CEO message: Referendum & driving inclusion through sport

Prime Minister Anthony Albanese this week announced that the Indigenous Voice to Parliament Referendum will be held on Saturday 14 October. 

In the Referendum, Australian voters will be asked to answer this question with ‘Yes’ or ‘No’:  

“A Proposed Law: to alter the Constitution to recognise the First Peoples of Australia by establishing an Aboriginal and Torres Strait Islander Voice. Do you approve this proposed alteration?” 

CMY supports the “Yes” campaign. We wholeheartedly support the Uluru Statement from the Heart recommendations calling for Voice, Treaty, and Truth. We believe that the first recommendation of a Voice to Parliament is both a meaningful and empowering step towards Australia’s First Nations peoples having a say in the matters that affect them. 

I encourage you all to take the opportunity to attend a community information session (available in a range of languages) to help you understand the Referendum process or learn more about its importance at the links below.  

Our colleagues from MYAN have been working with the Uluru Statement from the Heart Youth Dialogue, UNICEF Australia and the Australian Youth Affairs Coalition, to deliver the Hands on Heart National Youth Voice Conference.

Held last week, the conference brought together 100+ diverse young advocates from a range of multicultural and multifaith backgrounds to ‘Educate, Activate and Connect’ about the Voice to Parliament, in a safe and empowering space. Read more from MYAN.  

Driving inclusion through sport 

Minister for Community Sport Ros Spence today announced new funding for inclusive sport and recreation initiatives, as part of the Victorian Government’s Together More Active program.

We’re delighted to be among the successful recipients, with Centre for Multicultural Sport (CMSport) receiving funding to develop a strategy aimed at reducing incidents of racism in community sport. This project will be delivered in partnership with Koorie Heritage Trust and seven Victorian State Sporting Associations.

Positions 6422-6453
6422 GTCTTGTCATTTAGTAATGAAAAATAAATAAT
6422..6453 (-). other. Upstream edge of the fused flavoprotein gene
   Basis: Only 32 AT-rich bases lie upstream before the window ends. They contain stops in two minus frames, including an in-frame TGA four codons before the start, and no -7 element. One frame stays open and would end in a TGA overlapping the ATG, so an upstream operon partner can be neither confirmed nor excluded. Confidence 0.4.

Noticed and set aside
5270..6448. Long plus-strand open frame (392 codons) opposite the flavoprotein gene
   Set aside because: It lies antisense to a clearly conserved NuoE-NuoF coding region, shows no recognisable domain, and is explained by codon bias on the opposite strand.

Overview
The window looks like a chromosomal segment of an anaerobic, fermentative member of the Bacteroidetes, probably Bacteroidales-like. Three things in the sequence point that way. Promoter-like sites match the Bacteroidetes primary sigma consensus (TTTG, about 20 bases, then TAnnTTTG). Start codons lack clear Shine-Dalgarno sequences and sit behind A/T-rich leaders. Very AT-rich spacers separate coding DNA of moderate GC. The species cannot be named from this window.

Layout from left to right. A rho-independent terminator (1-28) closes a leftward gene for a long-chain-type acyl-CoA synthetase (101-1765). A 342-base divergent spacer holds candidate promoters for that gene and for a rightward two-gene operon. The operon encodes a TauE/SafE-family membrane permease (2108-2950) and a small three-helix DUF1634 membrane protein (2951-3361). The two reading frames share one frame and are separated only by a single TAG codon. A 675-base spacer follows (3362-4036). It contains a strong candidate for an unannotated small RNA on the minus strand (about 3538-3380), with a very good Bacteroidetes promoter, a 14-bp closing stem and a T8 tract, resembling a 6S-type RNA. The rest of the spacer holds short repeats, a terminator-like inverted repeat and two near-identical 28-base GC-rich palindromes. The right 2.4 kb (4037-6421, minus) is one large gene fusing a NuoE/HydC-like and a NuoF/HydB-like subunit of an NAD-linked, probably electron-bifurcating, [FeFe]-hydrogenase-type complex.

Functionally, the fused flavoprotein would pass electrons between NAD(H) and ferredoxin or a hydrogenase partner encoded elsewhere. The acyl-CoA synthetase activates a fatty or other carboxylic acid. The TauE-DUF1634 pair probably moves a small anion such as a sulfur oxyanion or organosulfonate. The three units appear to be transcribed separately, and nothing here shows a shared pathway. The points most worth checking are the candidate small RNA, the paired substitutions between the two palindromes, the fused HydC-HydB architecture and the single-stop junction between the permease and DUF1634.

The new project is part of our ongoing commitment through our Reconciliation Action Plan, to build partnerships with Aboriginal and Torres Strait Islander peoples and strengthen connections between multicultural and First Nations communities – working together to address systemic issues of political and social exclusion, economic disadvantage, and health inequality.

It was incredible to watch as football fever took over the country this month, with women’s sport in the spotlight at the FIFA Women’s World Cup Australia and New Zealand 2023. 

We’ve been reflecting on how the world game unites people from diverse cultural backgrounds. Through our work, we have seen what a powerful vehicle it can be to promote social cohesion and build connections to the local community for newly-arrived young people and their families. 

The World Cup has highlighted the importance of having young multicultural women like Matildas stars Sam Kerr and Mary Fowler as role models. They have inspired a new generation of young players from diverse backgrounds, some of whom are seeing young women like themselves represented in mainstream sport for the first time.  

CMSport recently partnered with Vicsport to deliver a forum aimed at  Engaging Multicultural Women and Girls in Sport. Read the recap here or reach out to the CMSport team if you’d like to explore how we can support your work in this space.  

An Australian Research Council funded project CMY has been involved in with Monash University since 2019 has just published its latest report, Informal sport as a health and social resource. It illustrates how ‘participation in informal sport is hugely beneficial to participants and their communities when it comes to delivering on social, health and economic outcomes’. Read more about the project here.

Carmel Guerra OAM
Chief Executive Officer